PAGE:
- Research Area: Technology and Operations Management
- Industry: Humanitarian/Non-profit
- Region: Asia
On May 27th, 2006, a devastating earthquake hit the Indonesian island of Java. The Indonesian Red Cross, Palang Merah Indonesia (PMI), set up a relief operation in the province of Yogyakarta. The NGO already had extensive experience in disaster relief, having battled a volcanic eruption two months earlier as well as two tsunamis during the preceding year. This operation, however, was slightly different. The International Federation of the Red Cross (IFRC), of which PMI was a member, had just decentralized its supply chain for disaster relief by setting up three regional logistics units (RLU) in strategic locations across the globe. PMI’s relief operation in Yogyakarta was the first of the IFRC’s national societies to benefit from the support provided by the new RLU in Kuala Lumpur. The case looks back over ten years, tracing the substantial changes that supply chain decentralisation incurred at the organizational level, and the challenges thrown up by the process of establishing the RLUs. It is the final part of a series of three case studies on the reorganization of the IFRC supply chain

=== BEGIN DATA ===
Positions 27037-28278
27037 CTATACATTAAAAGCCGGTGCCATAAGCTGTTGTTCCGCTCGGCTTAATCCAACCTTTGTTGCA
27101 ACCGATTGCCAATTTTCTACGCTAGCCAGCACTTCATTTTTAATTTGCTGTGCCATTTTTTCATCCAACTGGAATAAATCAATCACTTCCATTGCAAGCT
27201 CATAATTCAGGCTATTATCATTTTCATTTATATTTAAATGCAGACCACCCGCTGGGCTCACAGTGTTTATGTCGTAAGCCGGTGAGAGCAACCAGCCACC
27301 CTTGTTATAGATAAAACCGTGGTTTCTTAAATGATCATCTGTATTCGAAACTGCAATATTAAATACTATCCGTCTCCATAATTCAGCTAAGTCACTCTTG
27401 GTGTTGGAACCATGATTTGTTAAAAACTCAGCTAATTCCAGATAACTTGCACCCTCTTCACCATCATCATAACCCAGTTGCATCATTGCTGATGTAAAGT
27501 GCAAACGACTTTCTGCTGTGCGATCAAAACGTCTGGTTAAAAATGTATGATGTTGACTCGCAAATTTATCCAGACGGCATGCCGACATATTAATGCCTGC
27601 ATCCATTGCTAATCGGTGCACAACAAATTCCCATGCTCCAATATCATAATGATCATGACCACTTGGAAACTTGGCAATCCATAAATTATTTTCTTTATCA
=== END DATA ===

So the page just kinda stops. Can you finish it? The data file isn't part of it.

The objective of this case study is to portray a practical application of supply chain principles in the humanitarian sector, through the implementation of the decentralized supply chain at the IFRC. In particular, it becomes clear through this case study that an alignment between organizational readiness and the adoption of basic logistics components was a prerequisite for implementing the new supply chain model at the IFRC.
Humanitarian, Logistics, Red Cross, Ifrc, Supply Chain, Decentralization, Organizational Change, Regional Logistics Units, Yogyakarta, Earthquake